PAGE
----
Berlin is a powerfully queer place—gay culture, politics, activism, clubs, and sex reverberate through the city. Crowds here dance under confetti rain at annual Christopher Street Day, or gay pride, parades. A fierce campaign is under way to protect intersex children from surgery, and antiracism protesters regularly drown out far-right rallies. But “Germany is not the shiny, progressive country it wishes to be portrayed as,” says Katrin Hugendubel, the advocacy director of the International Lesbian, Gay, Bisexual, Trans and Intersex Association in Europe (ILGA-Europe), which represents more than 1,000 LGBT organizations.
In 1918, when Bull’s predecessor first opened, Weimar-era Germany was embarking on a scandalous decade. Gay communities in New York, Paris, and London faced the threat of imprisonment, financial ruin, murder, or even execution. Berlin’s reputation for wild immorality and its unusually liberal law enforcement, by contrast, helped turn the city into Europe’s undisputed gay mecca.
By the 1920s, Berlin was home to an estimated 85,000 lesbians, a thriving gay-media scene, and around 100 LGBT bars and clubs, where artists and writers mixed with cross-dressing call girls who supposedly inspired the Some Like It Hot director Billy Wilder. Magnus Hirschfeld’s revolutionary Institute for Sexual Science openly lobbied for the decriminalization of homosexuality and helped transgender men apply with government agencies to live legally under their new gender. Audiences, straight and gay, queued up at Eldorado, a Jewish-owned nightclub where trans women and drag queens performed and gave paid dances to visitors. There, patrons watched the drug-addled, bisexual Anita Berber star in naked dances named after narcotics. In 1929, the British writer Christopher Isherwood, whose pivotal years in Berlin were brought to life in the film Cabaret, wrote in his diary: “I’m looking for my homeland and I have come to find out if this is it.”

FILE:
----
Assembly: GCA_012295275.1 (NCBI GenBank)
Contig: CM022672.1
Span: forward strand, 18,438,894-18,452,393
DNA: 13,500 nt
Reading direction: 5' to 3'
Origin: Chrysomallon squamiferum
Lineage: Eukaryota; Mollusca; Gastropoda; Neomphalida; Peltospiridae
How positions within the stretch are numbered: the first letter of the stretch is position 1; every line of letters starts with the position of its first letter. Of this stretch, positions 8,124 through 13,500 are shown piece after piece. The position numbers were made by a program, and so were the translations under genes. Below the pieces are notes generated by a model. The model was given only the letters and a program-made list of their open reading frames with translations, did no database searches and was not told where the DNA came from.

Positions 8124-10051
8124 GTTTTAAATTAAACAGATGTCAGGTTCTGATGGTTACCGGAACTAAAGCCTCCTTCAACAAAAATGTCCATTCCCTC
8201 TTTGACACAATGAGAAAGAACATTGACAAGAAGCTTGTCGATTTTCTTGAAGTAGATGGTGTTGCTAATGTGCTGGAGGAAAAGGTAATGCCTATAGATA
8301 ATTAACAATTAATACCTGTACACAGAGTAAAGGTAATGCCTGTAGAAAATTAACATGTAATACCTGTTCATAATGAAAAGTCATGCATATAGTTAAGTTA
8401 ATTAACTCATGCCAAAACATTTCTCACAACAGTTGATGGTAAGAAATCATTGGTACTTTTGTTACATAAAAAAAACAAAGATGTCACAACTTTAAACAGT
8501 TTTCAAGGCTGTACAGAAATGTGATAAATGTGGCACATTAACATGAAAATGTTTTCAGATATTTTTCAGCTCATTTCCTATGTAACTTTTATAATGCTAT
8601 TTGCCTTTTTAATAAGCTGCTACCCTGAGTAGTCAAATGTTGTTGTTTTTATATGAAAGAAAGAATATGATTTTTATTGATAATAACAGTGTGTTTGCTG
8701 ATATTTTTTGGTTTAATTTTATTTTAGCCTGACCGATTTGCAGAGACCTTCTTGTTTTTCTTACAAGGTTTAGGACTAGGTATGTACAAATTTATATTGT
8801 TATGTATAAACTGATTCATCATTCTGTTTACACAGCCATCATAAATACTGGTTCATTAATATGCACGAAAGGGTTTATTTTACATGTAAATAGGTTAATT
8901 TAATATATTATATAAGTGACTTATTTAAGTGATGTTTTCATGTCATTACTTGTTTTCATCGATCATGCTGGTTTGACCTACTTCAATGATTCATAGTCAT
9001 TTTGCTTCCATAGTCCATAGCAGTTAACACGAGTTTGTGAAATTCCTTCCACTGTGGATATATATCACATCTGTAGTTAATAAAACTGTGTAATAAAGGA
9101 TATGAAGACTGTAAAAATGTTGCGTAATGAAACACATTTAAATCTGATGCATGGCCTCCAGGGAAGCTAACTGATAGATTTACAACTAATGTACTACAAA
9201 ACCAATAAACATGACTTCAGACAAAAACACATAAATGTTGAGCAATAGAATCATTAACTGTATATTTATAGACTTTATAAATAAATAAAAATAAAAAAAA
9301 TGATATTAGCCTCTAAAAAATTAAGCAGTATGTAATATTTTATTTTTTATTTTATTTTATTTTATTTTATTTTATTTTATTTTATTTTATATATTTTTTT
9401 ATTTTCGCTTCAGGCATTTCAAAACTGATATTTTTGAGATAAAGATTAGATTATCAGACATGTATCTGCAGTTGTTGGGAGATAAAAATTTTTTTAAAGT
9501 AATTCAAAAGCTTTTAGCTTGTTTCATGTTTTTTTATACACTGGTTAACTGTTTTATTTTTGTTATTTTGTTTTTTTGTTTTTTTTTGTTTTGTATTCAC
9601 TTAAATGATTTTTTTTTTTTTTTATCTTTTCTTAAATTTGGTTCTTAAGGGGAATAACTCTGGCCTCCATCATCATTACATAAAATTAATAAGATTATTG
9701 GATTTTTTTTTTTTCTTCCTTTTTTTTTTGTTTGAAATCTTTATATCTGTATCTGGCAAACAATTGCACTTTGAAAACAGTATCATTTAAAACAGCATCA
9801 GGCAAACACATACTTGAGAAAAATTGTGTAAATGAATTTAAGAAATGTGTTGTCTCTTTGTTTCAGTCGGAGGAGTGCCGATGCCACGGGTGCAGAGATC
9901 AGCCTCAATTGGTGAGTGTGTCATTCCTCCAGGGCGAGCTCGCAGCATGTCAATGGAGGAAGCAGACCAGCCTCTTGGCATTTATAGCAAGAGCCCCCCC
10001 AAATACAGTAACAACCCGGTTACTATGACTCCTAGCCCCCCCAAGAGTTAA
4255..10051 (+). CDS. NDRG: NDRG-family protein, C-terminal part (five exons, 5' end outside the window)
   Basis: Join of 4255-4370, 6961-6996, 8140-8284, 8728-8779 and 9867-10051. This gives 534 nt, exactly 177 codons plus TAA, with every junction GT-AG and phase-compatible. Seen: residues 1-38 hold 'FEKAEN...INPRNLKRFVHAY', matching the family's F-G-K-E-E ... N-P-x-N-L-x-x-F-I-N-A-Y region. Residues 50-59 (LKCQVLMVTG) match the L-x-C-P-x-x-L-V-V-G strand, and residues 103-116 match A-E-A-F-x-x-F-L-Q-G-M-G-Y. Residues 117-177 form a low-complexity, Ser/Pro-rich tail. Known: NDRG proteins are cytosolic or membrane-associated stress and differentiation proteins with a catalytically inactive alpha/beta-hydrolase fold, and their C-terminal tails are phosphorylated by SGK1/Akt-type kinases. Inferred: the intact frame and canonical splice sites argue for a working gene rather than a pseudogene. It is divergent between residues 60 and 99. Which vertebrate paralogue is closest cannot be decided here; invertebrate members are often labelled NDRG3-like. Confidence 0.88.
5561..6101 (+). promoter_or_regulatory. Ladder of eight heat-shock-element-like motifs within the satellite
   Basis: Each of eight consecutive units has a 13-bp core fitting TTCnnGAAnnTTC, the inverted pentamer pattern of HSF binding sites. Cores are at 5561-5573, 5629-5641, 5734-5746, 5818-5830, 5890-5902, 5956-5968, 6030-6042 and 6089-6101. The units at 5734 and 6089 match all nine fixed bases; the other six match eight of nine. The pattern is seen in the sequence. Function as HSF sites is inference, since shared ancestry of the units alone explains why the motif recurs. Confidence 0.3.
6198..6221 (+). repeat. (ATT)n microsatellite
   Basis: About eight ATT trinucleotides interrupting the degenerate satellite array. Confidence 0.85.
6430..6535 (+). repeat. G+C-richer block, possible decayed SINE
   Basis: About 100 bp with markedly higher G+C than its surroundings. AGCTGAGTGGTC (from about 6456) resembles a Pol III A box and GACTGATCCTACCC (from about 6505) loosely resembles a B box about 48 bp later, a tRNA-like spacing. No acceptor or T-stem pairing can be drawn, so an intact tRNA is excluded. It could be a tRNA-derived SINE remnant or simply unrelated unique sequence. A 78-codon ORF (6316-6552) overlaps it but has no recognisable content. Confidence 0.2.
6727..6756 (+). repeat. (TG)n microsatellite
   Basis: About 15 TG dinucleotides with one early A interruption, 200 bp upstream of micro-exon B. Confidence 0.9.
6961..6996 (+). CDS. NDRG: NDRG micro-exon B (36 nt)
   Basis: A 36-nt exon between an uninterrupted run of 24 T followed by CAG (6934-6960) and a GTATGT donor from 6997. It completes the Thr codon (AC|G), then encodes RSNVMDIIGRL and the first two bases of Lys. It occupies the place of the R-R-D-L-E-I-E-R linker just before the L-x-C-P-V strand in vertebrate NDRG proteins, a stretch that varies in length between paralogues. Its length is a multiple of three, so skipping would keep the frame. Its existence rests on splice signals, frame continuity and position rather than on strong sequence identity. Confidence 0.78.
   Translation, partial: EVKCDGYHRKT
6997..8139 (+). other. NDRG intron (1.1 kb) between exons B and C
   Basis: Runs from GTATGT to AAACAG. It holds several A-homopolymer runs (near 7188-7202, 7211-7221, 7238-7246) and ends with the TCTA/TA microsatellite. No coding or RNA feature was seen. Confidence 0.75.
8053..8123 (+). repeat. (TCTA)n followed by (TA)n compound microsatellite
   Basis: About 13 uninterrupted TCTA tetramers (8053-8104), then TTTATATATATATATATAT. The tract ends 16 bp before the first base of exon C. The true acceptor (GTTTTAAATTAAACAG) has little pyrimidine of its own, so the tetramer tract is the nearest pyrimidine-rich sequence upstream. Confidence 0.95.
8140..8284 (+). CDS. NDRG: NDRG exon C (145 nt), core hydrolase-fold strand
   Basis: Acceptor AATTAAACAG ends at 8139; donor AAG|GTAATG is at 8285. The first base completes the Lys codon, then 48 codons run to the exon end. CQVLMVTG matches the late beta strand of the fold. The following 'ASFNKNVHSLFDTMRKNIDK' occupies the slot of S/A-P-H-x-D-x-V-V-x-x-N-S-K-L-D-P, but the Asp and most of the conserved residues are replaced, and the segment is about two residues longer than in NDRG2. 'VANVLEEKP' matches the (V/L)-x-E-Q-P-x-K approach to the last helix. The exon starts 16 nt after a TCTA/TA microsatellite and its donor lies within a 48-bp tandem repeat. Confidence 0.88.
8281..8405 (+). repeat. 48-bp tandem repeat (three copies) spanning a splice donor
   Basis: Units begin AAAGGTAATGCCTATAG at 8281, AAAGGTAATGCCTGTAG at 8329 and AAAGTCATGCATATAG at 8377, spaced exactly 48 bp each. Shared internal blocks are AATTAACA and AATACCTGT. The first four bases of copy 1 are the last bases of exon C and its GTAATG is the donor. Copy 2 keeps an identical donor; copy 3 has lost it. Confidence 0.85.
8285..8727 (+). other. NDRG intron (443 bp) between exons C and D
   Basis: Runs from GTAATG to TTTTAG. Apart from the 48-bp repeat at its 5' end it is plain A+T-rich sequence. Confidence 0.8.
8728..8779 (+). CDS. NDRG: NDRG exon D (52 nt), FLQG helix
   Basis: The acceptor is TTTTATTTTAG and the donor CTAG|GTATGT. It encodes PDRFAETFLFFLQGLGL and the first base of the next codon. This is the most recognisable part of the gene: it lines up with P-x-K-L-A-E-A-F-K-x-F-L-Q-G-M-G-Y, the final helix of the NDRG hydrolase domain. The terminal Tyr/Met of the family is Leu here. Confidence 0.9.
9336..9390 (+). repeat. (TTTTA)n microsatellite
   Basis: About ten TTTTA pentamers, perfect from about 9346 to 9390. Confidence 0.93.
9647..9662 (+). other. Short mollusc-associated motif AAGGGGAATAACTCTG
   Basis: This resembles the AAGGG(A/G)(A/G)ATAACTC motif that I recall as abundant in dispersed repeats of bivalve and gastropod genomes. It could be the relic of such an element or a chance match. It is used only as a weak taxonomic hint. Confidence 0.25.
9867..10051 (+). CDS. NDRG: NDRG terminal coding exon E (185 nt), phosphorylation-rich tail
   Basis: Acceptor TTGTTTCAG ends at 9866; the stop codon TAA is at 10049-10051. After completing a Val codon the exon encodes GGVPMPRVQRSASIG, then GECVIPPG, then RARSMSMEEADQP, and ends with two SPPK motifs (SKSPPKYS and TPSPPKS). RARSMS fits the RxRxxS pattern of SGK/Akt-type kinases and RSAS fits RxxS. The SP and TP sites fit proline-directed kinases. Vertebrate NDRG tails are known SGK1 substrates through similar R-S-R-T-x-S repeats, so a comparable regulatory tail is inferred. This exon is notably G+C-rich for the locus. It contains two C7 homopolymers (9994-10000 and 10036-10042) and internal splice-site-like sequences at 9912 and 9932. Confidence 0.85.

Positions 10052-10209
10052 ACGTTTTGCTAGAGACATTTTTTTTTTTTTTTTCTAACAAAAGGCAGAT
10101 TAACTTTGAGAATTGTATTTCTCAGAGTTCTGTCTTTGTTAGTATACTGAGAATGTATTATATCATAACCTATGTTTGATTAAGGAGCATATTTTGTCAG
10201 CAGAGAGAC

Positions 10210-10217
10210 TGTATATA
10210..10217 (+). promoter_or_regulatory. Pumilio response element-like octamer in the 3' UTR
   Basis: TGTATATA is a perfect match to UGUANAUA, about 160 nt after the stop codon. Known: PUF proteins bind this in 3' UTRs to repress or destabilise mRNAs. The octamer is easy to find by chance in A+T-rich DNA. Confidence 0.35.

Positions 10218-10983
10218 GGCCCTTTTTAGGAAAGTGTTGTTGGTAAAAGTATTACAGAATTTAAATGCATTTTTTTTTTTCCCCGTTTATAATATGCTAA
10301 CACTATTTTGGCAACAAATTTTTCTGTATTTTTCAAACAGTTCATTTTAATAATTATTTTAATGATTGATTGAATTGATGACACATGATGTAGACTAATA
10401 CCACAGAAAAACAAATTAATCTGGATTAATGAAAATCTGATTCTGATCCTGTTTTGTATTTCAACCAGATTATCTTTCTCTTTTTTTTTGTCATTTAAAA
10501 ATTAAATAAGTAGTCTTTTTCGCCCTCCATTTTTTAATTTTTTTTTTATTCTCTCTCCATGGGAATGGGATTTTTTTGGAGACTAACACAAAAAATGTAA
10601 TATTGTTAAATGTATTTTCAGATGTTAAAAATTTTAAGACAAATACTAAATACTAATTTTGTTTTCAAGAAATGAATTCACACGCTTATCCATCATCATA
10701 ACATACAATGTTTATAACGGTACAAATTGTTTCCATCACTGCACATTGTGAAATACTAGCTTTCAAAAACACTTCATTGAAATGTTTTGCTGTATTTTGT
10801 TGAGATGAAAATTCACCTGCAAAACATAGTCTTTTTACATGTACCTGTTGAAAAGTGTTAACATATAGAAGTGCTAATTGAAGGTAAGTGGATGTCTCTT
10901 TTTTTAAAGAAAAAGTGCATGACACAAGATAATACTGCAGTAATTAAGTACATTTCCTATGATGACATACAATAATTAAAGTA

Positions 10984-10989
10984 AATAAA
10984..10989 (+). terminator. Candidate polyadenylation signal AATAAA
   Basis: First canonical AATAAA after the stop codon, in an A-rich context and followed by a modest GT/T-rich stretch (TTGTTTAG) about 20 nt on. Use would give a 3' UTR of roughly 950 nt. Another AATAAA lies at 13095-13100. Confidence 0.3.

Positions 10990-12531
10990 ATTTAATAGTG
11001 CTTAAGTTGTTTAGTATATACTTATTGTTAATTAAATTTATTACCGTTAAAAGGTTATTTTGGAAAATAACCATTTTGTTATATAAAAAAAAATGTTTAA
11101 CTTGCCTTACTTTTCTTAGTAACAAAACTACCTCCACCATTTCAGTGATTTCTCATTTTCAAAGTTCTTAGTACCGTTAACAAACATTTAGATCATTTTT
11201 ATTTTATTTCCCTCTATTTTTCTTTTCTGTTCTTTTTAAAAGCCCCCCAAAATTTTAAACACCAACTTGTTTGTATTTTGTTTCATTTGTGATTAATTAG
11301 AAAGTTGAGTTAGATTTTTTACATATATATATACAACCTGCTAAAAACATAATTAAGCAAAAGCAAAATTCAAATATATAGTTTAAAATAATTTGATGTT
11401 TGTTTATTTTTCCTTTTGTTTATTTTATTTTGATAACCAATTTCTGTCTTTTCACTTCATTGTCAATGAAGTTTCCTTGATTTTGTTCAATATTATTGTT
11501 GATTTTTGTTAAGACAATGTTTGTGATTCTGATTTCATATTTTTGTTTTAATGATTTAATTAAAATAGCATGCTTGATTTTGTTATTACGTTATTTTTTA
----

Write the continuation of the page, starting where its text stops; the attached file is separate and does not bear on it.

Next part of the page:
Isherwood is something of a passion for Brendan Nash. With a shaved head, a hooded jacket, and an endless supply of racy anecdotes, Nash is not your average armchair academic. For the past eight years, he has transported tourists and earnest gender-theory students back in time to search for the ghosts of their pioneering heroes, as part of his popular LGBT walking tour around West Berlin’s “gayborhood” of Schöneberg.
But lately, the tour has taken on a different meaning. Instead of merely teaching history, he’s drawing parallels with the present.
“1932 was the 2016 of its age,” Nash explained to a rapt group, muffled in thick coats in the bright, cold sunshine. Passing around a 90-year-old one million Deutsche Mark note—a legacy of the period’s hyperinflation, which drove many people to embrace populist politicians—that he had found at a flea market, he added: “Desperate people in poverty were being promised jobs, that they could ‘take back control’ and ‘make Germany great again.’”
Site Search 360 Trends